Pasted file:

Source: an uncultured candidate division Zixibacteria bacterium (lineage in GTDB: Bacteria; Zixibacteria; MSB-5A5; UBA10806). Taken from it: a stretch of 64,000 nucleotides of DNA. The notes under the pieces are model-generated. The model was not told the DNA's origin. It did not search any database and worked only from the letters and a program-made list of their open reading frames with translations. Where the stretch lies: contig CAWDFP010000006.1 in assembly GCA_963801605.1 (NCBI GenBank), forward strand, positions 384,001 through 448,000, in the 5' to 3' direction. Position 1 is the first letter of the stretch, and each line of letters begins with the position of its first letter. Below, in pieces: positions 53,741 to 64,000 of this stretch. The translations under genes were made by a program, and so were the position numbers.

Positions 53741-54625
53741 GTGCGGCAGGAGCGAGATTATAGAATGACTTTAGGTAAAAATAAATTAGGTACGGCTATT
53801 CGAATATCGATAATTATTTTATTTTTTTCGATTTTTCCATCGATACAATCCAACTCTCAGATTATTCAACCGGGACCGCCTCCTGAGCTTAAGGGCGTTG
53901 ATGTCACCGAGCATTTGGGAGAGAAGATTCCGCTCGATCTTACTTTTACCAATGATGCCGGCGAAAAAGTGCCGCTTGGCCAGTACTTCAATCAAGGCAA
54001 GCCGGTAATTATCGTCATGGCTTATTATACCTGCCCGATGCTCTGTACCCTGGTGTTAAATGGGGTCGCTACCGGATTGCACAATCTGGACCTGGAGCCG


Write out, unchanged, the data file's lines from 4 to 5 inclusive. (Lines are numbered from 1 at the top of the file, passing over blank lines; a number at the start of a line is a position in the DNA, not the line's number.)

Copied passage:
53801 CGAATATCGATAATTATTTTATTTTTTTCGATTTTTCCATCGATACAATCCAACTCTCAGATTATTCAACCGGGACCGCCTCCTGAGCTTAAGGGCGTTG
53901 ATGTCACCGAGCATTTGGGAGAGAAGATTCCGCTCGATCTTACTTTTACCAATGATGCCGGCGAAAAAGTGCCGCTTGGCCAGTACTTCAATCAAGGCAA